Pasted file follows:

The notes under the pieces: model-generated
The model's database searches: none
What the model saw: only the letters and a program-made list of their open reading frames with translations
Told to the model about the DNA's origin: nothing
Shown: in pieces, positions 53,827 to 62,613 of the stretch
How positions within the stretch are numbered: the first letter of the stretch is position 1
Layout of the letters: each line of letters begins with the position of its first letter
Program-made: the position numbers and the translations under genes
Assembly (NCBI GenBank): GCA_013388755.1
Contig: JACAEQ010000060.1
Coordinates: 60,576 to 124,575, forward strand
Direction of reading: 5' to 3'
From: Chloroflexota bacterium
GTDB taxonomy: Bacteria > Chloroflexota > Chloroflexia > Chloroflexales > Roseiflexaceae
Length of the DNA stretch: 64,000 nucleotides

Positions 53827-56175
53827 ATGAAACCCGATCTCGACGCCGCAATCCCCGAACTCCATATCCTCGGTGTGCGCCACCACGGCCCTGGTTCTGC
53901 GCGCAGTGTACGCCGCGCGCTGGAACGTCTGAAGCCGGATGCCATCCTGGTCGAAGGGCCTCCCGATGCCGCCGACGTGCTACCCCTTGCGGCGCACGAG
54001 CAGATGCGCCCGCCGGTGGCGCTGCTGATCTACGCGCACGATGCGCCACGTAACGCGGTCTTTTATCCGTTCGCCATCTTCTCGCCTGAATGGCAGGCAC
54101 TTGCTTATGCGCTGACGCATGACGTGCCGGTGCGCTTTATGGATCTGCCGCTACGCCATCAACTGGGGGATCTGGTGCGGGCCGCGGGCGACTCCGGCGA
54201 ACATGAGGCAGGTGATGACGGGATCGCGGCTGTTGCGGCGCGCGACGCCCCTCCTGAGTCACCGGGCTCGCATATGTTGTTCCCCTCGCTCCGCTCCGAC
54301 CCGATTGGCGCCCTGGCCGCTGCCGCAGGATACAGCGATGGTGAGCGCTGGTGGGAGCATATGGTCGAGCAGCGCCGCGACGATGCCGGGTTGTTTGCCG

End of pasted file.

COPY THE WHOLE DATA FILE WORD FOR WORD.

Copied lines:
The notes under the pieces: model-generated
The model's database searches: none
What the model saw: only the letters and a program-made list of their open reading frames with translations
Told to the model about the DNA's origin: nothing
Shown: in pieces, positions 53,827 to 62,613 of the stretch
How positions within the stretch are numbered: the first letter of the stretch is position 1
Layout of the letters: each line of letters begins with the position of its first letter
Program-made: the position numbers and the translations under genes
Assembly (NCBI GenBank): GCA_013388755.1
Contig: JACAEQ010000060.1
Coordinates: 60,576 to 124,575, forward strand
Direction of reading: 5' to 3'
From: Chloroflexota bacterium
GTDB taxonomy: Bacteria > Chloroflexota > Chloroflexia > Chloroflexales > Roseiflexaceae
Length of the DNA stretch: 64,000 nucleotides

Positions 53827-56175
53827 ATGAAACCCGATCTCGACGCCGCAATCCCCGAACTCCATATCCTCGGTGTGCGCCACCACGGCCCTGGTTCTGC
53901 GCGCAGTGTACGCCGCGCGCTGGAACGTCTGAAGCCGGATGCCATCCTGGTCGAAGGGCCTCCCGATGCCGCCGACGTGCTACCCCTTGCGGCGCACGAG
54001 CAGATGCGCCCGCCGGTGGCGCTGCTGATCTACGCGCACGATGCGCCACGTAACGCGGTCTTTTATCCGTTCGCCATCTTCTCGCCTGAATGGCAGGCAC
54101 TTGCTTATGCGCTGACGCATGACGTGCCGGTGCGCTTTATGGATCTGCCGCTACGCCATCAACTGGGGGATCTGGTGCGGGCCGCGGGCGACTCCGGCGA
54201 ACATGAGGCAGGTGATGACGGGATCGCGGCTGTTGCGGCGCGCGACGCCCCTCCTGAGTCACCGGGCTCGCATATGTTGTTCCCCTCGCTCCGCTCCGAC
54301 CCGATTGGCGCCCTGGCCGCTGCCGCAGGATACAGCGATGGTGAGCGCTGGTGGGAGCATATGGTCGAGCAGCGCCGCGACGATGCCGGGTTGTTTGCCG